The second part of the algorithm also takes O(log i) time. As the second stage is simply a binary search, it takes O(log n) where n is the size of the interval being searched. The size of this interval would be 2j - 2j - 1 where, as seen above, j = log i. This means that the size of the interval being searched is 2log i - 2log i - 1 = 2log i - 1. This gives us a run time of log (2log i - 1) = log (i) - 1 = O(log i).

This gives the algorithm a total runtime, calculated by summing the runtimes of the two stages, of O(log i) + O(log i) = 2 O(log i) = O(log i).

Alternatives[edit]

Bentley and Yao suggested several variations for exponential search.[2] These variations consist of performing a binary search, as opposed to a unary search, when determining the upper bound for the binary search in the second stage of the algorithm. This splits the first stage of the algorithm into two parts, making the algorithm a three-stage algorithm overall. The new first stage determines a value , much like before, such that is larger than the search key and is lower than the search key. Previously, was determined in a unary fashion by calculating the next power of 2 (i.e., adding 1 to j). In the variation, it is proposed that is doubled instead (e.g., jumping from 22 to 24 as opposed to 23). The first such that is greater than the search key forms a much rougher upper bound than before. Once this is found, the algorithm moves to its second stage and a binary search is performed on the interval formed by and , giving the more accurate upper bound exponent j. From here, the third stage of the algorithm performs the binary search on the interval 2j - 1 and 2j, as before. The performance of this variation is = O(log i).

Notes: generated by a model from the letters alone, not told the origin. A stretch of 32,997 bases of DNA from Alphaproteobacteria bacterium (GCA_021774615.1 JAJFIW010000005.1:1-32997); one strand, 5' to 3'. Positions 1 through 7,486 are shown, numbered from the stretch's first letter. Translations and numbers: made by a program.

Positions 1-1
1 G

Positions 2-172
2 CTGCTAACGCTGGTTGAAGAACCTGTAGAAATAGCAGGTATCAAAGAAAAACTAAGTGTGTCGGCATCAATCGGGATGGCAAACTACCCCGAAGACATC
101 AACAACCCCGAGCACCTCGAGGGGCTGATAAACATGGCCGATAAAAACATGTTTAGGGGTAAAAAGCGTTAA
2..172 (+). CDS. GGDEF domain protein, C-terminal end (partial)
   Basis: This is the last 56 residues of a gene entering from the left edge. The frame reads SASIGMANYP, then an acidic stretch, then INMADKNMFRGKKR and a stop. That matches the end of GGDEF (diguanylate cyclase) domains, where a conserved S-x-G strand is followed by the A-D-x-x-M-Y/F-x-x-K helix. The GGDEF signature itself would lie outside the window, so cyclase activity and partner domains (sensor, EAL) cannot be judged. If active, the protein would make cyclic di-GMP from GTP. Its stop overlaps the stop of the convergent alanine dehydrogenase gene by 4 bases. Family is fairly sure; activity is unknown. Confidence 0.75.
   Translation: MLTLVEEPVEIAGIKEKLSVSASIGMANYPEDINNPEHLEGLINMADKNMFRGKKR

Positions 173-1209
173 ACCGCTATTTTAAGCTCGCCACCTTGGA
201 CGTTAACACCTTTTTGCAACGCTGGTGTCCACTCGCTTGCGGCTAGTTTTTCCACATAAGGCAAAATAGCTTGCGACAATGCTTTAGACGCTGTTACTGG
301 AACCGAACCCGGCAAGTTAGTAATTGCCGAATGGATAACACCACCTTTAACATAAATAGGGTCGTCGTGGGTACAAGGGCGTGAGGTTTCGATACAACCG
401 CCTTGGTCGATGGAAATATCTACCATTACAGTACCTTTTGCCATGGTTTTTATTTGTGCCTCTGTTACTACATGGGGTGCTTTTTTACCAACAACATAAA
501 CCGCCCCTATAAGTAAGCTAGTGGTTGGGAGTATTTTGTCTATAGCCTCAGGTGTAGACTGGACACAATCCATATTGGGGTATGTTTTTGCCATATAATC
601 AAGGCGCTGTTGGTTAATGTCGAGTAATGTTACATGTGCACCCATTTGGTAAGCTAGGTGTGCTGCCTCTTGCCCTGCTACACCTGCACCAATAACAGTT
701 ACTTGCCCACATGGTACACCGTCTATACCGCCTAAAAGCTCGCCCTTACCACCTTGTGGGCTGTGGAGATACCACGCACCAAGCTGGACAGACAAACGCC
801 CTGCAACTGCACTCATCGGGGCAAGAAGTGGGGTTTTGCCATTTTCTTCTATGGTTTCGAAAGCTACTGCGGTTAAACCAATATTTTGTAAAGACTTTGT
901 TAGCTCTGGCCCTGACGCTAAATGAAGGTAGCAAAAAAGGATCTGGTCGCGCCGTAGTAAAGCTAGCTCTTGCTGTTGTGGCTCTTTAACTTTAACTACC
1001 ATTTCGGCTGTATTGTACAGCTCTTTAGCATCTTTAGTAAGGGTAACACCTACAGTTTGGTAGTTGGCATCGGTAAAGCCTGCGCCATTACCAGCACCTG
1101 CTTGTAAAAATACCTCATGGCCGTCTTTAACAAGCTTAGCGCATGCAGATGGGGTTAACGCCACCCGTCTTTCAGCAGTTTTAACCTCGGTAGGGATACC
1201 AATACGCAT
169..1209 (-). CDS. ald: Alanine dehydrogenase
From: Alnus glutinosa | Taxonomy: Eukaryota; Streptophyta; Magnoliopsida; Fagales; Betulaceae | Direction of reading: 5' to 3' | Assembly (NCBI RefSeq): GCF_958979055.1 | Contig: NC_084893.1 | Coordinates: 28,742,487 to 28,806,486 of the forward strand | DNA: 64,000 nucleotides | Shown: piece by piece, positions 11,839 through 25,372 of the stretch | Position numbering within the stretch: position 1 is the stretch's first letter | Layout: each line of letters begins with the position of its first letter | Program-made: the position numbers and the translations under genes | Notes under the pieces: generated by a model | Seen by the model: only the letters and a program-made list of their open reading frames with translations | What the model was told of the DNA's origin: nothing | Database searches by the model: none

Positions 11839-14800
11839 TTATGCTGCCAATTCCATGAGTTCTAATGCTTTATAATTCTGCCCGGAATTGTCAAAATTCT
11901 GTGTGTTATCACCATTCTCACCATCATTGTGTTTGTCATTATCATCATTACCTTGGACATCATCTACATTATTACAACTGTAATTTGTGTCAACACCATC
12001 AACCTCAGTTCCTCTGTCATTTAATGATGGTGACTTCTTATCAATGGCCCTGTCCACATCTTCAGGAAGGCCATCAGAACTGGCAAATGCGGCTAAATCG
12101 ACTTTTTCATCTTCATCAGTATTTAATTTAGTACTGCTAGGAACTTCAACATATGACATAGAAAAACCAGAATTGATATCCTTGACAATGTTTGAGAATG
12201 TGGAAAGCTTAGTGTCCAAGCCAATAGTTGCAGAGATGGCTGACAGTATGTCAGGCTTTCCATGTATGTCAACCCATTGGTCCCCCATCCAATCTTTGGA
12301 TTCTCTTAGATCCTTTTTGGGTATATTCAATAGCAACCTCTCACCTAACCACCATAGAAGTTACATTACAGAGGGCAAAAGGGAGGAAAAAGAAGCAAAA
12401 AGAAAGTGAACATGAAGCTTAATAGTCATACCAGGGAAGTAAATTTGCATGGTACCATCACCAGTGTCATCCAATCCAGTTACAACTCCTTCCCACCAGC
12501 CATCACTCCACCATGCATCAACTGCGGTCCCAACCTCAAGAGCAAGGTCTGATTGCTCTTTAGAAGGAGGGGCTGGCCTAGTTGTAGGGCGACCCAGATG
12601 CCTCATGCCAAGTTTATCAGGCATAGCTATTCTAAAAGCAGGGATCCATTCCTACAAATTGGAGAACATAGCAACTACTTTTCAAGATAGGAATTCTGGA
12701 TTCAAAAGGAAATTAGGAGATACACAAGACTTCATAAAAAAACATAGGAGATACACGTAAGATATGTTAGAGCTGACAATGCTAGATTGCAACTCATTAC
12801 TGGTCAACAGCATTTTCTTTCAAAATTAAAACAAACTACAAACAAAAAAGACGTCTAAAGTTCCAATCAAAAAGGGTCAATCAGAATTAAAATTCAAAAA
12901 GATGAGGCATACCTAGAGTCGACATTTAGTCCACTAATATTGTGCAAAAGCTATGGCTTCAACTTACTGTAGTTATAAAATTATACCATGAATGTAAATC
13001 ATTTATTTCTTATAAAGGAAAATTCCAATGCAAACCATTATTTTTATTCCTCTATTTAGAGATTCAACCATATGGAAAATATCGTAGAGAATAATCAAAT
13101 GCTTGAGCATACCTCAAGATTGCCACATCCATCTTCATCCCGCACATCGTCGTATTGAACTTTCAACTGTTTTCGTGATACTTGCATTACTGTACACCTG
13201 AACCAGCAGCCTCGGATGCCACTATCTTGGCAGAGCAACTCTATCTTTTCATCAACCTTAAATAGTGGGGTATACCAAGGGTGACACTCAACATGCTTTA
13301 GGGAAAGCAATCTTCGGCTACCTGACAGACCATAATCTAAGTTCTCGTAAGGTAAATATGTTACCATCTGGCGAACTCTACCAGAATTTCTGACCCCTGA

Bentley and Yao generalize this variation into one where any number, k, of binary searches are performed during the first stage of the algorithm, giving the k-nested binary search variation. The asymptotic runtime does not change for the variations, running in O(log i) time, as with the original exponential search algorithm.

Also, a data structure with a tight version of the dynamic finger property can be given when the above result of the k-nested binary search is used on a sorted array.[4] Using this, the number of comparisons done during a search is log (d) + log log (d) + ... + O(log *d), where d is the difference in rank between the last element that was accessed and the current element being accessed.

See also[edit]

References[edit]

  1. ^ Baeza-Yates, Ricardo; Salinger, Alejandro (2010), "Fast intersection algorithms for sorted sequences", in Elomaa, Tapio; Mannila, Heikki; Orponen, Pekka, Algorithms and Applications: Essays Dedicated to Esko Ukkonen on the Occasion of His 60th Birthday, Lecture Notes in Computer Science, 6060, Springer, pp. 45–61, Bibcode:2010LNCS.6060...45B, doi:10.1007/978-3-642-12476-1_3, ISBN 9783642124754.
  2. ^ a b Bentley, Jon L.; Yao, Andrew C. (1976). "An almost optimal algorithm for unbounded searching". Information Processing Letters. 5 (3): 82–87. doi:10.1016/0020-0190(76)90071-5. ISSN 0020-0190.
  3. ^ a b Jonsson, Håkan (2011-04-19). "Exponential Binary Search". Retrieved 2014-03-24.
  4. ^ Andersson, Arne; Thorup, Mikkel (2007). "Dynamic ordered sets with exponential search trees". Journal of the ACM. 54 (3): 13. arXiv:cs/0210006. doi:10.1145/1236457.1236460. ISSN 0004-5411.